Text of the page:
Minutes to Midnight is the band’s third studio album released in May 14, 2007. It explores the concept of the end of the world. The title is taken from the Doomsday clock which was issued in 1947 Bulletin of the Atomic Scientists issue at eight minutes to midnight. The clock symbolizes a countdown to a possible global destruction.
This album represented a big shift in music style from the band’s previous nu metal albums.
The album holds 12 tracks, each song sounding different from the other. The first song “Wake” sets the tone of the whole album. There are no lyrics in the song, it’s purely instrumental but it shifts away from the signature nu metal sound that was newly form Linkin Park.
There are three important songs that makes the whole essence of the album’s concept of minutes to midnight.
1. Leave Out All the Rest
The album’s third song, “Leave out all the Rest” is basically an apology letter. The song’s working titles were “Fear and “When My Time Comes” before setting down to “Leave out all the Rest”. It features raw guitar and drum playing combined with powerful emotional vocals. In an interview the band’s vocalist Chester Bennington said, “We knew this was going to be a single from the very beginning, so we worked really hard on making sure it had great lyrics. I'm singing 'Pretending someone else can come and save me from myself' during it because it's supposed to feel like an apology letter, as though I'm moving on but I want people to remember the good things and not the bad things. A lot of the song is about humility.” The song has been featured on the original motion picture soundtrack for the film “Twilight” (2008).
“When my time comes
Forget the wrong that I’ve done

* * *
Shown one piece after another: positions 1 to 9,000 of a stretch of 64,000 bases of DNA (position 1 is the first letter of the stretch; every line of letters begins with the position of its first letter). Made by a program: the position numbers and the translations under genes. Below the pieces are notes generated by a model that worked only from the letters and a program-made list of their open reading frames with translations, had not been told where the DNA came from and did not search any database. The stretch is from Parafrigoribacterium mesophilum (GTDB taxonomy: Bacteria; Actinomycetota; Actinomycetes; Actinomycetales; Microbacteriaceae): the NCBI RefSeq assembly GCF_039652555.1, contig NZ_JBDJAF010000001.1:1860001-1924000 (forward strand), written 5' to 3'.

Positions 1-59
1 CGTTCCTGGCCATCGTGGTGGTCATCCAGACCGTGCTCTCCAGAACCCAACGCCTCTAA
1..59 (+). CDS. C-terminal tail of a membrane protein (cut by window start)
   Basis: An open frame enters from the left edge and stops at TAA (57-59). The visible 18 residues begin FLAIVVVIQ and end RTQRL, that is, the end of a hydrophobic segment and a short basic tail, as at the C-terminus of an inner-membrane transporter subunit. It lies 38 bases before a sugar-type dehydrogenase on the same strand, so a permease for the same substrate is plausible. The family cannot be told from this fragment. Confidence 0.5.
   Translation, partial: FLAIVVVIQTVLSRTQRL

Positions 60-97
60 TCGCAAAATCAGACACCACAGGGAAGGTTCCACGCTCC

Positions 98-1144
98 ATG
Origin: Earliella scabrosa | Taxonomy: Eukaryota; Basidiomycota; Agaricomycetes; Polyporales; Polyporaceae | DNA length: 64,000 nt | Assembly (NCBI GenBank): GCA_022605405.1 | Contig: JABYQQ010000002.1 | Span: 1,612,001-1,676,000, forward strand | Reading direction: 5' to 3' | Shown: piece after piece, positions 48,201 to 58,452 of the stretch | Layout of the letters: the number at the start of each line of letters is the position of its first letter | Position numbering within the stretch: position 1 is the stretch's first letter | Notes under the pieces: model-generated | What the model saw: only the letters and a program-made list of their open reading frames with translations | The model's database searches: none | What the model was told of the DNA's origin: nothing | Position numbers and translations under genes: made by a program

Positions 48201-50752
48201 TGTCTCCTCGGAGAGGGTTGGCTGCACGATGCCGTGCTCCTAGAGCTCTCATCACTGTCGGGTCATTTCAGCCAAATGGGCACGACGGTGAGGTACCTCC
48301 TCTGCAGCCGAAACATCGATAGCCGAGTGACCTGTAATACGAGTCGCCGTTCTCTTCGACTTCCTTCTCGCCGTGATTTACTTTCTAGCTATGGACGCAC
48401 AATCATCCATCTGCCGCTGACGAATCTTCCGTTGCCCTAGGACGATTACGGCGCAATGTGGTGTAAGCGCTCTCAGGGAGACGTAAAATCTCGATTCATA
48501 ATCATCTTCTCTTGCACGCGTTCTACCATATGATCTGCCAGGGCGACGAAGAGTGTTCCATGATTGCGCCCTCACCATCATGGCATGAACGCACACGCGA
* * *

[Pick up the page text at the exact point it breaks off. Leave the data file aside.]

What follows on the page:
Help me leave behind some
Reasons to be missed
And don’t resent me
When you’re feeling empty
Keep me in your memory
Leave out all the rest, leave out all the rest”
2. Shadow of the Day
The fourth track, “Shadow of the Day” is about someone who is suffering and believe sometimes it is easier to just stop trying, even thought people who love you are pushing you onward. Life is not as simple, and sometimes giving up is the answer. This explores the concept of choice: we wither chose to continue on or just let go. And many have to respect on what the choice will be. In facing the Doomsday clock, what will be your choice?
“In cards and flowers on your window
Your friends all plead for you to stay
Sometimes beginnings aren’t so simple
Sometimes goodbye’s the only way
And the sun will set for you, the sun will set for you.”
3. What I’ve Done
Probably one of the most popular Linkin Park song because of the commercially successful film “Transformers” (2007). “What I’ve Done” powerful lyrics suggest remorse for what we (as humans) have done. The music video directed by the band’s turntablist Joe Hahn starts in a Californian desert with footage reflecting on different social and environmental issues including, global warming, pollution, racism, Nazism, abortion, starvation, obesity, the Holocaust and nuclear warfare among others. It also features important historical figures just as Mother Teresa, Robert Kennedy, Mahatma Gandhi, Fidel Castro, Joseph Stalin and Hitler among others. These ideas and important figures explore the cause and effect humanity has socially and environmentally in our world. It follows the idea of what has caused the Doomsday to come in minutes.
“I’ll face myself
To cross out what I’ve become
And let go of what I’ve done
For what I’ve done
I start again
And whatever pain my come
Today this ends
I’m forgiving what I’ve done”
Now because this album sounds completely different from the band’s earlier works, many dismissed it without actually listening to the whole story’s concept. The Rolling Stones gave the album 4 out of 5 stars stating, “Rap metal is dead. Linkin Park are not, because they were always more than the meager sum of that combination — more pop and classic rock in their riffs, hooks and drive, even on Collision Course, Linkin Park are more of something else — topical — and furiously good at it.”
But AllMusic gave it 3 1/2 out of 5 stars saying, “[Linkin Park] try to sound mature isn’t always convincing, either possible because it sounds like a skate punk uncomfortably trying on his big brother’s suit.”
Despite many fans not liking the maturity and new direction of the band, you cannot deny that this along with the following album, “A Thousands Suns," illustrate the dark internal struggles of human beings faced in a world of pure problems and misery that many try to deflect.